A life that was a sailing tour de force with a gallant touch
When news of his death in June was reported, most of the people who knew Ted Hood, or knew about him, probably remembered a man whose life was a sailing tour de force as an innovative sailmaker, successful yacht designer, world-class competitive sailor and a person who made history as an America's Cup renaissance man who designed a Cup contender, made its sails and sailed the boat as its skipper.
My friend Marlene remembers him as something else-her rescuer. The rescue did not happen at sea, though Marlene was, you could say, a bit at sea personally. She was with a rowdy group of sailors, including SAILING staff members, at a funky restaurant in Freeport, Grand Bahama, the kind of island joint where the ambience is stoked by an open spigot on the rum keg.
Well, the ambience (OK, the rum) got to Marlene, and she needed badly to get back to her hotel. None of her companions, unchivalrous lot that we were, was interested in leaving the party, but at the restaurant entrance she encountered a hulking, taciturn New Englander who recognized her plight, helped her board his taxi and saw her safely to her hotel. The gallant rescuer was Ted Hood, and Marlene's encounter with a sailing legend became lore.
Hood's presence on Grand Bahama that night was testament to his status in the yacht racing world. He was one of the "masters" invited by SAILING to compete in our Masters/Weekenders Caribbean Regatta against other sailing stars, including Buddy Melges, Gary Jobson, Tom Blackaller, Robbie Haines and Mark Ploch.
The "weekenders" of that regatta were 32 lucky SAILING readers chosen by a drawing from the names of more than 5,000 who signed up for a chance to sail as crew for the masters. The regatta was sailed in brand new Tartan 10s, and it was a blast. The pros took it seriously and sailed hard. The sailing readers, who ranged in experience from club racers to sailing neophytes, had fun rotating as crews for the stars and learning a lot. Walter Cronkite was there to watch the racing and present the trophies.
Hood didn't win the regatta, but there would hardly have been room for it on his resume if he had. By then-it was 1980 and Hood was in his early 50s-he had pretty much done it all.
In 1955, he founded Hood Sailmakers and built it into what was for a while the world's largest sailmaking company on the strength of Dacron sailcloth he developed that was so superior to anything else available that it was used on all America's Cup winners from 1958 to 1977.
By 1962 he was an America's Cup sailor himself, not just any America's Cup sailor, but one who designed, outfitted with sails and skippered the 12-Meter Nefertiti in the Cup trials. Nefertiti didn't win the right to defend the Cup, but Hood would go on to win the Cup nonetheless-as skipper of the Sparkman & Stephens-designed Courageous in 1974.
He wasn't done with the Cup. Three years later he campaigned his design Independence. The boat was ultimately defeated by Courageous, but even that was a sort of victory for Hood. Courageous had been redesigned-by Ted Hood.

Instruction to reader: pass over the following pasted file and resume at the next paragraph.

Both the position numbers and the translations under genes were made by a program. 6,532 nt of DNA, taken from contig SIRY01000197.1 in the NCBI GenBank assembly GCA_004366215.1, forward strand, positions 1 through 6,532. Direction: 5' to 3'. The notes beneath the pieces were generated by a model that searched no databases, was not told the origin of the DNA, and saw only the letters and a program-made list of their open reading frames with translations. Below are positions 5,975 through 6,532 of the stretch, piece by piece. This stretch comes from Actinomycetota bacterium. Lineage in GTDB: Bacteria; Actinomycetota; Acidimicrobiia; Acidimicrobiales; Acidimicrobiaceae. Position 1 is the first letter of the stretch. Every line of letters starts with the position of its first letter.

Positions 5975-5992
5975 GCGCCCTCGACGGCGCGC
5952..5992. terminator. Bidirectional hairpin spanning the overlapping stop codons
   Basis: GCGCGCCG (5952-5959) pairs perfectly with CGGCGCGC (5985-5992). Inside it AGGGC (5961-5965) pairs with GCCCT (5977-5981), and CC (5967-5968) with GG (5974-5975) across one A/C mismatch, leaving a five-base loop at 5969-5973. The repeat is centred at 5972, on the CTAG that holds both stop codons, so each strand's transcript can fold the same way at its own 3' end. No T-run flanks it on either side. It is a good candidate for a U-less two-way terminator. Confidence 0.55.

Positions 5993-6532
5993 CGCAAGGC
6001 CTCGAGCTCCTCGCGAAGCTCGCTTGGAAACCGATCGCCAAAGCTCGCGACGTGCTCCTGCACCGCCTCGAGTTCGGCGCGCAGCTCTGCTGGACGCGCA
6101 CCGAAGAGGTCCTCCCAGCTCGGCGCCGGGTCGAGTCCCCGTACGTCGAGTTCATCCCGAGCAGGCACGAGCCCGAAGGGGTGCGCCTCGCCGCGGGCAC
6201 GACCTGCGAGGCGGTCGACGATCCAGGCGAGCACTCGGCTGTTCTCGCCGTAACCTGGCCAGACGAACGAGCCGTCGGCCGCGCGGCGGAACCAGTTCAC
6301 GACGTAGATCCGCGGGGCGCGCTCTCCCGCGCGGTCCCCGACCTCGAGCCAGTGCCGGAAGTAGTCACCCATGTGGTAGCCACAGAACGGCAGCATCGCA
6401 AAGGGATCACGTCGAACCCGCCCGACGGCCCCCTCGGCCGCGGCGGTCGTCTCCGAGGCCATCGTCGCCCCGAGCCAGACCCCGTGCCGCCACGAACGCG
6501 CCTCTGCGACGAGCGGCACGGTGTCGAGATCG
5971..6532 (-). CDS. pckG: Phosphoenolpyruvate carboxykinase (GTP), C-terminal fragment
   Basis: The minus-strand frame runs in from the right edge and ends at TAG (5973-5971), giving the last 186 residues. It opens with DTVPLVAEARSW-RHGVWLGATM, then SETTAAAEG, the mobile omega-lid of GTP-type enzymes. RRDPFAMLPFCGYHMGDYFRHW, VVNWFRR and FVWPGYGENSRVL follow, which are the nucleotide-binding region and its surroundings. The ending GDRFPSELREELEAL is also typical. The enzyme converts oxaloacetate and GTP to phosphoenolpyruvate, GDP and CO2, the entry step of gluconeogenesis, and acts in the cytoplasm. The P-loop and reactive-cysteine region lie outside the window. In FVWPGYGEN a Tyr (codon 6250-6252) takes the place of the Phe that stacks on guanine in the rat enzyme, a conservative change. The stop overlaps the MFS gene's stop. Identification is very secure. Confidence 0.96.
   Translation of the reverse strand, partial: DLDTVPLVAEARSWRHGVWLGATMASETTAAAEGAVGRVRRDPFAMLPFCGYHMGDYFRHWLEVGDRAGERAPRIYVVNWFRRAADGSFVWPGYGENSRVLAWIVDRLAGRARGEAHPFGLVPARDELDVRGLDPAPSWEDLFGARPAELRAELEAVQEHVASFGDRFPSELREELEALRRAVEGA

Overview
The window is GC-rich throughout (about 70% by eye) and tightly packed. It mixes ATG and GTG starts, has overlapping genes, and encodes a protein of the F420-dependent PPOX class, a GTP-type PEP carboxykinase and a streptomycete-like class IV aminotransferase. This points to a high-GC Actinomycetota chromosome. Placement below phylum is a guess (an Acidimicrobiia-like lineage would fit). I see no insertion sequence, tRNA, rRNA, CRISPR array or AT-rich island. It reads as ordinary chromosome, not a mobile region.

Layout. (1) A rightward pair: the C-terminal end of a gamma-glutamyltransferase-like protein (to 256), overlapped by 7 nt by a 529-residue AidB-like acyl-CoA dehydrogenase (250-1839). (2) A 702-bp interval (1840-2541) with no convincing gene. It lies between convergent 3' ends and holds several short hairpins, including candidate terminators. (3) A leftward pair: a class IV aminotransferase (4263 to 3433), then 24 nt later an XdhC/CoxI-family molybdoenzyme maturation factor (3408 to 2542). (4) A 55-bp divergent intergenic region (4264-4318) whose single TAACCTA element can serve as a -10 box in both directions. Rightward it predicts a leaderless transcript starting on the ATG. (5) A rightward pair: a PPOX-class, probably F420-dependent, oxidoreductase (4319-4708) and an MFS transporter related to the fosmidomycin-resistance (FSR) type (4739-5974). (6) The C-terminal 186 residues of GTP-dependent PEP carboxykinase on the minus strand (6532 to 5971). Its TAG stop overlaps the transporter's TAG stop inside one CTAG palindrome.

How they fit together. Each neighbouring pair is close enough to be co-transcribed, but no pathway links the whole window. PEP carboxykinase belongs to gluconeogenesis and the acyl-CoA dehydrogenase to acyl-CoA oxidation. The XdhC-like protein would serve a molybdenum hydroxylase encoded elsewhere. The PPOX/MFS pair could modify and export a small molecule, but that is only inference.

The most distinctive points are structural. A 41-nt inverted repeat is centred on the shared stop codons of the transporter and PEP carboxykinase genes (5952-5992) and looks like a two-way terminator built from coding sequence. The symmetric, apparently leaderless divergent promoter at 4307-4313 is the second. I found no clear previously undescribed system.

The man has been sufficiently honored for his astonishing career-he's in the America's Cup and National Sailing Halls of Fame-but I don't think Hood ever got enough credit for his offshore racing designs of the 1960s and '70s. All named Robin, featuring various overall lengths and rig types and built for himself in his own boatyard, these boats dominated ocean racing with a slew of victories, including in the Newport-Bermuda Race and the SORC.
To the untutored eye, these were traditional designs, comparatively heavy displacement with the balanced, harmonious lines of what were considered proper yachts. Yet they were in fact radical.
In an era when high-performance sailboat design, with the first fin keels and spade rudders, was inching toward the shallow, lightweight hulls with skinny appendages that dominate today's racing (and to some extent cruising) monohulls, the Robins were full-bodied, loaded with internal ballast and built with, of all throwbacks, centerboards rather than keels.
What Hood had figured out was that the boats' deep, round sections-so pronounced that the shape was nicknamed "Whale Belly"-actually had less wetted surface, and thus less drag, than more angular, flat sectioned hulls of other contemporary race boats. The centerboards too created less drag than the still-thick keels of the day and could be raised for offwind sailing. The boats supported huge rigs, yet were well mannered in a seaway. They were seakindly, and because they were inherently heavy could carry comfortable accommodations and avoid the draconian limits on crew-gear weight needed on lighter designs. Did I mention they were also wickedly fast?
The Robin concept paved the way for a veritable fleet of Hood-designed production boats with brand names of Little Harbor, Bristol, Black Watch and Hinckley.
By the time he was rescuing Marlene on Grand Bahama, Hood had moved on from designing race boats to pure-cruising monohulls and catamarans, expedition yachts and powerboats. Which was just as well, because his brilliant ideas of the '60s and '70s were no longer competitive once building techniques evolved to the place where high-performance monohull design is today-ultralight but strong composite hulls that sail mostly on top of the water and deep ballast bulbs on microthin keel straps.
These are terrific boats, but I consider them more engineered than designed. There are few mysteries left for designers to unravel, given the advantages of high-tech construction. Hood's genius was that he figured out how to make boats fast without those advantages.
An obit posted on the Ted Hood website praised his "innovative mind, entrepreneurial spirit and creative passion." It might have added, "gentlemanly demeanor."
Just ask Marlene.